Lesson: Sources of Energy

Question: 1

A solar water heater cannot be used to get hot water on:

(a) A sunny day

(b) A cloudy day

(c) A hot day

(d) A windy day



Question: 2

Which of the following is not an example of a bio-mass energy source?

(a) Wood

(b) Gobar-gas

(c) Nuclear energy

(d) Coal



Question: 3

Most of the sources of energy we use represent stored solar energy. Which of the following is not ultimately derived from the Sun’s energy?

(a) Geothermal energy

(b) Wind energy

(c) Nuclear energy

(d) Bio-mass



Question: 4

Compare and contrast fossil fuels and the Sun as direct sources of energy.



Fossil fuels

Sun as direct source of energy

Source of energy

Remains of dead plants and animals

Sunlight reaching the earth






Available free of cost

Original Source

The sun is the original source of energy for fossil fuel.

Fusion reaction inside the sun

Question: 5

Compare and contrast bio-mass and hydroelectricity as sources of energy.





Main input/raw material

Wood, agricultural waste, animal refuse, etc.





Production process

Simple for user

Need technical expertise

Energy source

Chemical energy stored in biomass

Potential energy of the stored water

Question: 6

What are the limitations of extracting energy from:

(a) The wind?

(b) Waves?

(c) Tides?


(a)   Wind energy: Limitations

(i) Extracting energy from windmill requires wind of speed more than 15 km/h to generate electricity.

(ii) A large number of windmills are required; a large area is required

(b)   Waves: Limitations

(i) Very strong ocean waves are required to extract energy from waves.

(ii) Currently the use of wave for energy generation is more of experimental in nature.

(c)   Tide energy: Limitations

(i) Very few viable sites are available where dams can be built for capturing tidal energy.

(ii) The occurrence of tides depends on the relative positions of the sun, moon, and the earth.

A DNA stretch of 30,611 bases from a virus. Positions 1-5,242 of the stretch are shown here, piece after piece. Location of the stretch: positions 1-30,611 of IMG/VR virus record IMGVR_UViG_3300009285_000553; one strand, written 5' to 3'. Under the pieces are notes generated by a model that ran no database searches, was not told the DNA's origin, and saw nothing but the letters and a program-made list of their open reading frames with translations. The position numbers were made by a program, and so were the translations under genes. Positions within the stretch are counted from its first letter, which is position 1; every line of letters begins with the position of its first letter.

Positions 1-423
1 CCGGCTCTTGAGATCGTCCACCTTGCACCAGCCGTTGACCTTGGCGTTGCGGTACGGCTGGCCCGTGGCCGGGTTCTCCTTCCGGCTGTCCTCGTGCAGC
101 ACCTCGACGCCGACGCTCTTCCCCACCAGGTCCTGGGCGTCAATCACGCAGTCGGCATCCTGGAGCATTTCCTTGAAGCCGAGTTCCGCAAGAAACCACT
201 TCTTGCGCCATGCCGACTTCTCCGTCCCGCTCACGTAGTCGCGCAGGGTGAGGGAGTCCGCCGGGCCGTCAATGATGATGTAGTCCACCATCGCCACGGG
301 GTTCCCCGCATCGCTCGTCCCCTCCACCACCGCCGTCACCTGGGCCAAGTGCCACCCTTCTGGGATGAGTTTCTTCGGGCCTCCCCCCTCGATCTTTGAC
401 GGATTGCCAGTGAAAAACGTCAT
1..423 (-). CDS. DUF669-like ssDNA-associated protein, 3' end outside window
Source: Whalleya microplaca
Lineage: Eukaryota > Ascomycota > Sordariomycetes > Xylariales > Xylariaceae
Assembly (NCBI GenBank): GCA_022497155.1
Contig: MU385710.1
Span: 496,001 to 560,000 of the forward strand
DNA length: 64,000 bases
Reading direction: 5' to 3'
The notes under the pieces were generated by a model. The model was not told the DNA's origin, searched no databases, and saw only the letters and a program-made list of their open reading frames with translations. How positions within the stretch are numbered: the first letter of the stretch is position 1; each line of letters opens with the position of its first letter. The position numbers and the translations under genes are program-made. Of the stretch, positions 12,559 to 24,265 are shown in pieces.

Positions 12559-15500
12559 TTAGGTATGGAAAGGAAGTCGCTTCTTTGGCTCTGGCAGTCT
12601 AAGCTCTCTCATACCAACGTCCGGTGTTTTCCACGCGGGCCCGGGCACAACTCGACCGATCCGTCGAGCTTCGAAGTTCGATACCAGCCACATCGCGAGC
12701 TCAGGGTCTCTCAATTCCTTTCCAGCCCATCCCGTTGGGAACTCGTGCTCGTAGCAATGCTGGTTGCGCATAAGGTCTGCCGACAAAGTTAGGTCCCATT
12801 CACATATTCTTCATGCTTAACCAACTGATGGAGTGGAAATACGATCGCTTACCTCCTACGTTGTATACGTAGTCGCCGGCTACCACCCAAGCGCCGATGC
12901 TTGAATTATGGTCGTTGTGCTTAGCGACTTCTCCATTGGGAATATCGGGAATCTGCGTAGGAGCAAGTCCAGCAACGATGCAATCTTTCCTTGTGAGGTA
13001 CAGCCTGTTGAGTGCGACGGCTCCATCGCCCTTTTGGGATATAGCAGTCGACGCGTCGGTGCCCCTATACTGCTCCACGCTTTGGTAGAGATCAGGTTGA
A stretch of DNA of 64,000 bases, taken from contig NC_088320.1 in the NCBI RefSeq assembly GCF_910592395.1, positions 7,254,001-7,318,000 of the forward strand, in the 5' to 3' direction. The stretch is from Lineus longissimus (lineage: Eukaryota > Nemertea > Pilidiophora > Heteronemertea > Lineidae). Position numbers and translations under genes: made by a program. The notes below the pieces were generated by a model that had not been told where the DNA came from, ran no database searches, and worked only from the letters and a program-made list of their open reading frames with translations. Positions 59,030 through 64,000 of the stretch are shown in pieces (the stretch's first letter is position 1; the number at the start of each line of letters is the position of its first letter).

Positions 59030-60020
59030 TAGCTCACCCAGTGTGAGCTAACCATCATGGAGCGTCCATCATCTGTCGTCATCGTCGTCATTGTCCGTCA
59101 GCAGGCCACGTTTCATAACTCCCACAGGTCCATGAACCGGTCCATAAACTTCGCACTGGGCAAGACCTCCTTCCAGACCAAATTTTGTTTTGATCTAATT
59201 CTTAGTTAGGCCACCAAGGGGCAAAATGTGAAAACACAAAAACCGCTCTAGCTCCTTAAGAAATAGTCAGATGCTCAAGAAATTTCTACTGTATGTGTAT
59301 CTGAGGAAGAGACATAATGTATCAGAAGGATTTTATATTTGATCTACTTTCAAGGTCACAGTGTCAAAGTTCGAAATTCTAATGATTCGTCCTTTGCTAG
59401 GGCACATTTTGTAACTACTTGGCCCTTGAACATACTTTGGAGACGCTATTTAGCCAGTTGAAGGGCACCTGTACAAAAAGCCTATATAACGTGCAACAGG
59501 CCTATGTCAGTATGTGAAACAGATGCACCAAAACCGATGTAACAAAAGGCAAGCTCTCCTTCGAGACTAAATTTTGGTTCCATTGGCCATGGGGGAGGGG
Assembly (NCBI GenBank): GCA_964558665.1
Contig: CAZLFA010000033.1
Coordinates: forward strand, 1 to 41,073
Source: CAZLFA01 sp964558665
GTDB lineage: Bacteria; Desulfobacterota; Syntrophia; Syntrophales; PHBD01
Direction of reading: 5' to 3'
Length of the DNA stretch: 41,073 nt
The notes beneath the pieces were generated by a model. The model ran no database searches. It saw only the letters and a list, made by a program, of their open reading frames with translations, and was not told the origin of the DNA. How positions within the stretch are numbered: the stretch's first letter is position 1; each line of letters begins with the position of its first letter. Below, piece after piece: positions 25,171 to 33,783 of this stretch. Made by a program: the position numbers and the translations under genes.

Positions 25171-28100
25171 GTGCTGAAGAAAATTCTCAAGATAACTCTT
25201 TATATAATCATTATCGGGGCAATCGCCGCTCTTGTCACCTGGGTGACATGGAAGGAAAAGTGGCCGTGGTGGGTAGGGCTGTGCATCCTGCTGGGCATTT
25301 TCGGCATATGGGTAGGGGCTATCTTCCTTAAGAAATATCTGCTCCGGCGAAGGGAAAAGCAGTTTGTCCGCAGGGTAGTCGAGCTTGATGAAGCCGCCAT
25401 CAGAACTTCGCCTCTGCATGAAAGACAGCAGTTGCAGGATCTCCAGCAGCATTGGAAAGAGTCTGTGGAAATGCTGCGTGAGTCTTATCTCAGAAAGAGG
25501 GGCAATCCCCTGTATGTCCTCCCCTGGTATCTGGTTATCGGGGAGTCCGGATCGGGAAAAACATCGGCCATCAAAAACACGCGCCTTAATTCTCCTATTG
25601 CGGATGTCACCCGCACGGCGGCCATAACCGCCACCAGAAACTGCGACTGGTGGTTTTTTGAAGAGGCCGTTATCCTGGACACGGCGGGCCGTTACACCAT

Question: 7

On what basis, would you classify energy sources as:

(a) Renewable and non-renewable?

(b) Exhaustible and inexhaustible?

Are the options given in (a) and (b) the same?


(a)   Renewable and non-renewable sources of energy:

The sources of energy that are continuously being produced in nature and are inexhaustible and renewable are known as renewable source of energy. Examples: The sun, wind, moving water, bio-mass, etc.

The sources of energy that are available in limited quantity, exhaustible and cannot be quickly replaced are known as non-renewable sources of energy.

Examples: Coal, petroleum, natural gas, etc.

(b)   Exhaustible and inexhaustible source of energy:

Those sources of energy, which will deplete and exhaust after a certain period of time are called the exhaustible sources of energy.

Examples: Coal, petroleum, natural gas, etc.

The sources which will not exhaust in future and are unlimited are called inexhaustible resources of energy. Bio-mass is one of the inexhaustible sources of energy.

Examples: The sun, wind, moving water, bio-mass, etc.

Yes. The options given in (a) and (b) are the same.

Question: 8

What are the qualities of an ideal source of energy?


An ideal source of energy is:

(a) Easily available.

(b) Easily accessible.

(c) Pollution free.

(d) Easy to store, use and transport.

(e) Inexhaustible.

(f) Able to produce huge amount of heat and energy on burning.

Question: 9

What are the advantages and disadvantages of using a solar cooker? Are there places where solar cookers would have limited utility?


Advantages: A solar cooker uses sun’s energy which is an inexhaustible, pollution-free, renewable and free source of energy.

Disadvantages: A solar cooker is very expensive and works only when sufficient sunlight is available.

A solar cooker will have limited utility in places where sun is not visible for major part of the year.

Question: 10

What are the environmental consequences of the increasing demand for energy?

What steps would you suggest to reduce energy consumption?


Consequences of increasing demand for energy:

(a) Exhaustion of energy resources

(b) Increase in pollution, greenhouse effect, acid rain

(c) Fight between nations for scarce resources

(d) Increased cost of getting resources as supply of energy would be limited

Some of the steps to reduce energy consumption are:

(a) Judicious use of sources of energy

(b) Afforestation

(c) More use of renewable resources

(d) Use of technology to tap resources like tidal energy, solar energy, thermal energy inside the earth and ocean, etc.

(e) Use of public transport system as and when possible, etc.